Grandmother’s Tale by R. K. Narayan – Book Review

Grandmother’s Tale by R. K. Narayan is the story of R. K. Narayan’s great-grandmother Bala. It is the story of how Bala grew up to be the woman she becomes and what she endures during her journey.

I have written an article on R. K. Narayan’s work in my article- Story Teller unlike any other R K Narayan. The famous fictional town ‘Malgudi’ from R. K. Narayan’s stories of Swami & his friends is now existing in reality. I learnt from a comment made by Elaine on my post and did some research which led me to Agume, Karnataka. The town where R. K. Narayan’s stories were immortalized as ‘Malgudi Days’ serial. The town of Agume, Karnataka is now called ‘Malgudi’. Have you seen Malgudi days yet?


Book Title: Grandmother’s tale by R. K. Narayan

Pages: 97

Publisher: Indian Thought Publications

ISBN: 9788185986159

Buy It Here:(Amazon) | The Grandmother’s Tale (Flipkart)

Book Summary: (My own way. Might be a little longer than the on one on Goodreads.)

Child marriage is still happening in many parts of India as we read and review books like this. R. K. Narayan’s great-grandmother is one such bride. One evening as she is playing with the kids her age in the street she is called home by her mother. Bala (a South Indian girl of age about 10) is told that her marriage has been set with Vishwa (a boy of about 12, still in school). Thus begins Bala’s journey into becoming a woman. Bala and Vishwa are married on an auspicious day and both have no idea what is happening except that now they are husband and wife. Soon, when Bala attains maturity one more ceremony will be held after which she can go to live with Vishwa, until then she is to live with her parents.

However, the young and hot-blooded Vishwa can hardly keep his distance from her. He keeps trying to find a way to converse with his docile bride. One day he sees Bala in her backyard and he tries to have conversation with her, which Bala promptly ignores by asking him to come through the front door if he wants to talk. But young love can only be contained so far. Conversations begins over the wall of Bala’s backyard between the two.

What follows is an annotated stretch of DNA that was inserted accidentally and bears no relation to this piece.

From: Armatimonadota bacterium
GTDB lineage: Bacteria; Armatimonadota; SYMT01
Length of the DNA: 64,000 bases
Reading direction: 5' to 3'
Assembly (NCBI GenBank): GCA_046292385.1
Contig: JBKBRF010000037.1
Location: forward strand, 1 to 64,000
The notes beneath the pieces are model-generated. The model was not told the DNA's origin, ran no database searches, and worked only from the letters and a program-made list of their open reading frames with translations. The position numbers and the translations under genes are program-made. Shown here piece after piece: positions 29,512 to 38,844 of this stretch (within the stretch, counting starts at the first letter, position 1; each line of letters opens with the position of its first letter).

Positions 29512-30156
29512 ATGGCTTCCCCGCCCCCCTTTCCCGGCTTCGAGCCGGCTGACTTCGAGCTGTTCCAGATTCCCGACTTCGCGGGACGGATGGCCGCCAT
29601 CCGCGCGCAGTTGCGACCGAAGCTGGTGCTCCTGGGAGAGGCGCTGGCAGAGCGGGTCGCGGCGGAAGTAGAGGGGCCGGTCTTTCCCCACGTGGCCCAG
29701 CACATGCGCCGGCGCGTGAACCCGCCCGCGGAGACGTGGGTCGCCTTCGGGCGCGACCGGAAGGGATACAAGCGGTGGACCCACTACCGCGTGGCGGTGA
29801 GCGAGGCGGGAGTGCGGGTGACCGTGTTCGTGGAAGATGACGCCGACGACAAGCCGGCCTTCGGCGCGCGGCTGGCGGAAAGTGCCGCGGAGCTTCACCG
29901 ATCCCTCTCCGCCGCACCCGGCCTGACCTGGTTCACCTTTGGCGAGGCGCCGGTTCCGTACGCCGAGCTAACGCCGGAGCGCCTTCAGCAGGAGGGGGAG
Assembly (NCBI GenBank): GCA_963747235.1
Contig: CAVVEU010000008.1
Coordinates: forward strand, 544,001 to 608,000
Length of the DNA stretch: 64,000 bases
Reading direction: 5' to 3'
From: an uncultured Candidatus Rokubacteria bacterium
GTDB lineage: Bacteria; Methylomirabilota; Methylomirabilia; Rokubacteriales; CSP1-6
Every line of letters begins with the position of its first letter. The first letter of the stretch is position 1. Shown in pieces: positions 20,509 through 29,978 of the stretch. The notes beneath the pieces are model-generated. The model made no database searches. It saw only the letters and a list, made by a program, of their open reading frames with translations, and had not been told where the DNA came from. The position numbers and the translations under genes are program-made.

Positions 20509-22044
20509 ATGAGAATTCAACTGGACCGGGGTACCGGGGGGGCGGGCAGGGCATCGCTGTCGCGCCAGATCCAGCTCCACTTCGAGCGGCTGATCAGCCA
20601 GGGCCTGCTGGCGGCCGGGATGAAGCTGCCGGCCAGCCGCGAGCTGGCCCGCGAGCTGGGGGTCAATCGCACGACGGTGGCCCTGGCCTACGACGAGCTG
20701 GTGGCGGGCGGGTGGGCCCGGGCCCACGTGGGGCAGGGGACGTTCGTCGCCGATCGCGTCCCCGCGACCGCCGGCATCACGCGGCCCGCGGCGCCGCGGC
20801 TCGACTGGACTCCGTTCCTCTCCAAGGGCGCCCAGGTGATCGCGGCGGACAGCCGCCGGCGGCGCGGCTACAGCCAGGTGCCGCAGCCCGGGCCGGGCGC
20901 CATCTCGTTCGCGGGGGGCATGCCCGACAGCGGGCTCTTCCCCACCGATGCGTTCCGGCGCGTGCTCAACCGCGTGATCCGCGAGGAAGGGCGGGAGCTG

One day, Vishwa comes over the wall just like he always did and informs Bala that he will be going away. ‘Where?’ a very worried Bala asks him. Before he rushes off he only tells her that he is joining the pilgrimage party which is staying across the river and a place’s name where they are going.

Soon, the village comes to know about Vishwa’s disappearance and gossips start about Bala’s fate.  Bala continues living her life, like a normal married woman once she attains maturity but oh the village has eyes. Everyone starts different rumors about Vishwa’s apparent death and how Bala’s behavior as a married woman is not honorable. Hence the temple priest goes to Bala’s home to talk with her mother. It only increases Bala’s anger and she packs her bags. She runs out of her home telling her mother that she will find Vishwa and show these people.

Now you know why Bala crossed the village boarders. So does she find Vishwa? Does Vishwa want her anymore? How does her circumstances change her into a woman that she never thought she can be?

Read the absolutely amazing book.

Rating: 4/5

Review:

Husband hunting anyone? R. K. Narayan has been writing for almost six decades when he published this book. His journey began as simple story writer of India in 1935, it spanned his lifetime and gave us a master story-teller.

While R. K. Narayan heard this tale from his Grand Mother, narration of this story happens in a 3rd person view. We see Bala grow from a docile young girl to a strong, smart and surprisingly cunning woman. How Bala finds Vishwa and how she gets him back is the main part of the story. Most of all, I can not imagine this strength and vigor in a young lady of today. There is a  radical change in women in R. K. Narayan’s stories from 1935 to 1992.

Grandmother’s Tale by R. K. Narayan is a must read for the amazing (unexpected) Bala. No wonder since R. K. Narayan did not stop writing when he was rejected for publication, it is not in the family blood.

As opposed to the women of 50’s India, Bala is another strong character from his tales.

Maybe if you are in for a story of husband hunting & unexpected character development then go for this novel. For the love of stories, please don’t expect it to be another grandma tells you stories of Gods & Godesses or summer days with mangoes and pickles. Finally, its story of a woman that’s it.

5 comments Add yours
  1. I think that it’s essential that woman are portrayed in powerful and positive roles in moves, books, and film. It’s a powerful way to change the collective thoughts of a nation from the patriarchy that it’s in, to a place in which life will be more equitable for women.

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